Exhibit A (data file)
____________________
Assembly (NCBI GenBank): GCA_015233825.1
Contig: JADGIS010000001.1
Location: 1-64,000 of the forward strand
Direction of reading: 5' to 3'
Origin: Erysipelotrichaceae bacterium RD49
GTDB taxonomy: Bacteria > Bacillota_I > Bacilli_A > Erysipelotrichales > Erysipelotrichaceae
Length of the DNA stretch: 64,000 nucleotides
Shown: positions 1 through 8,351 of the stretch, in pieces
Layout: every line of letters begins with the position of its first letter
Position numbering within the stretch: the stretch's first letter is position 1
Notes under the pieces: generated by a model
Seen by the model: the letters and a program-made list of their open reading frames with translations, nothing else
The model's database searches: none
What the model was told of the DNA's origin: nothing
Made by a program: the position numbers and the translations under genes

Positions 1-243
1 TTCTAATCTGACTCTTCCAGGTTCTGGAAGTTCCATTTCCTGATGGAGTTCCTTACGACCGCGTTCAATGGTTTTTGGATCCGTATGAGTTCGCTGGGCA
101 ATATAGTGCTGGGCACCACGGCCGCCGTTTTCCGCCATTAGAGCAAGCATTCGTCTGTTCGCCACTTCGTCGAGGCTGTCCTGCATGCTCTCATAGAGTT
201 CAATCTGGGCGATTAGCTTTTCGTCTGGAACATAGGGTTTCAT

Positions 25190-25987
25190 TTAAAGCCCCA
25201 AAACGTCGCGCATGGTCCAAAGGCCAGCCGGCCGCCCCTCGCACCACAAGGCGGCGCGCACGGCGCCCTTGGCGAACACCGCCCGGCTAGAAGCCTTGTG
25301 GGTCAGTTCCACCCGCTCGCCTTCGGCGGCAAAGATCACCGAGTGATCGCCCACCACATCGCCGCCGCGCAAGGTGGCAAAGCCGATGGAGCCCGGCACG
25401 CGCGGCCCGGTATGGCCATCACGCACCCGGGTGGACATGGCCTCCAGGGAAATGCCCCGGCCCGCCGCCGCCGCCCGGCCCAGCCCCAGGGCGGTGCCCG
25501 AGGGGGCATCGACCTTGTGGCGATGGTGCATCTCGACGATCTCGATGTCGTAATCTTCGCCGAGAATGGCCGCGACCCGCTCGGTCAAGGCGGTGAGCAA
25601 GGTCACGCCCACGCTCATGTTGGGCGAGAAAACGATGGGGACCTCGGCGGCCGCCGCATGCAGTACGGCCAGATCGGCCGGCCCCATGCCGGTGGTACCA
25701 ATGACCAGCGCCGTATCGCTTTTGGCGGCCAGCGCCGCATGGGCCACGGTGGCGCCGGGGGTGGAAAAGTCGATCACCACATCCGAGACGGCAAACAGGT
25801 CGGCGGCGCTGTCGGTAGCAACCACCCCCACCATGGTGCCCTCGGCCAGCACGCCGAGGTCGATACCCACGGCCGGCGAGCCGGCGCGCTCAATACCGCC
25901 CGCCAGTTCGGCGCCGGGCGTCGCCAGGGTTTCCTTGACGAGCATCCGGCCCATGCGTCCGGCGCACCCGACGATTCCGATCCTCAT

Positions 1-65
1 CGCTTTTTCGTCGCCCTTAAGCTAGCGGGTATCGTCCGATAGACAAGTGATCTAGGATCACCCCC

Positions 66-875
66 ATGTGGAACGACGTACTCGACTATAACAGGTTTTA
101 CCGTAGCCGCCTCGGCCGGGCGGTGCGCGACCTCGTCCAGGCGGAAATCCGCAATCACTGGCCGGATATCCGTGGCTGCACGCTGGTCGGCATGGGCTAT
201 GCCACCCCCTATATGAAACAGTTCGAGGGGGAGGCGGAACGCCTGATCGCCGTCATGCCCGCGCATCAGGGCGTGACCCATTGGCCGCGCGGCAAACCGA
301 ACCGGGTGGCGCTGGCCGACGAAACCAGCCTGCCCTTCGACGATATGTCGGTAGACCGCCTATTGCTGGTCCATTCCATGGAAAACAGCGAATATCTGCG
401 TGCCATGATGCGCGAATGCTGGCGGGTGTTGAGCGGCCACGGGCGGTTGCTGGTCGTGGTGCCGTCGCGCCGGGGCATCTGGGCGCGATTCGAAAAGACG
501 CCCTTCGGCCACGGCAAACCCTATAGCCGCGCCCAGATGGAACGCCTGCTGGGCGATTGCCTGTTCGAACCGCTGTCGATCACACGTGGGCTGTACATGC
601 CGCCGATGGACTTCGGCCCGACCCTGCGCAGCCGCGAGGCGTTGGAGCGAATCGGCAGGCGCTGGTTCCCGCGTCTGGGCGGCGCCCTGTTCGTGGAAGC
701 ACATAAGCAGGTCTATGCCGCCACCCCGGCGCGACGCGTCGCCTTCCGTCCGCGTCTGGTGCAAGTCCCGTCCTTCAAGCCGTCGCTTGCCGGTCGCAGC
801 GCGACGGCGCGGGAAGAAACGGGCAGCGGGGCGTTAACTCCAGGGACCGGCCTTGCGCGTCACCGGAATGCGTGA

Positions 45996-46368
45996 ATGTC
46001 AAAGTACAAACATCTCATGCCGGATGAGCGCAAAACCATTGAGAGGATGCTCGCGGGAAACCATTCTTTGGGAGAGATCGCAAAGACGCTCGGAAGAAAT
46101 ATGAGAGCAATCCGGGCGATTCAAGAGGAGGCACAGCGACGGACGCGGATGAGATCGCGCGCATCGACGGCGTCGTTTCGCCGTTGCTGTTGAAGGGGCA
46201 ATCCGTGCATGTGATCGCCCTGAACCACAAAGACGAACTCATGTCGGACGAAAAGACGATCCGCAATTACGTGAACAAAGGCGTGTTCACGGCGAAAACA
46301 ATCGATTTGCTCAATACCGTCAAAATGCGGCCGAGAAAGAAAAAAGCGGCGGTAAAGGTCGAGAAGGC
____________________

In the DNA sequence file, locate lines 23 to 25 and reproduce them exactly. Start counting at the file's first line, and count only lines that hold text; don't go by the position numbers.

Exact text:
25301 GGTCAGTTCCACCCGCTCGCCTTCGGCGGCAAAGATCACCGAGTGATCGCCCACCACATCGCCGCCGCGCAAGGTGGCAAAGCCGATGGAGCCCGGCACG
25401 CGCGGCCCGGTATGGCCATCACGCACCCGGGTGGACATGGCCTCCAGGGAAATGCCCCGGCCCGCCGCCGCCGCCCGGCCCAGCCCCAGGGCGGTGCCCG
25501 AGGGGGCATCGACCTTGTGGCGATGGTGCATCTCGACGATCTCGATGTCGTAATCTTCGCCGAGAATGGCCGCGACCCGCTCGGTCAAGGCGGTGAGCAA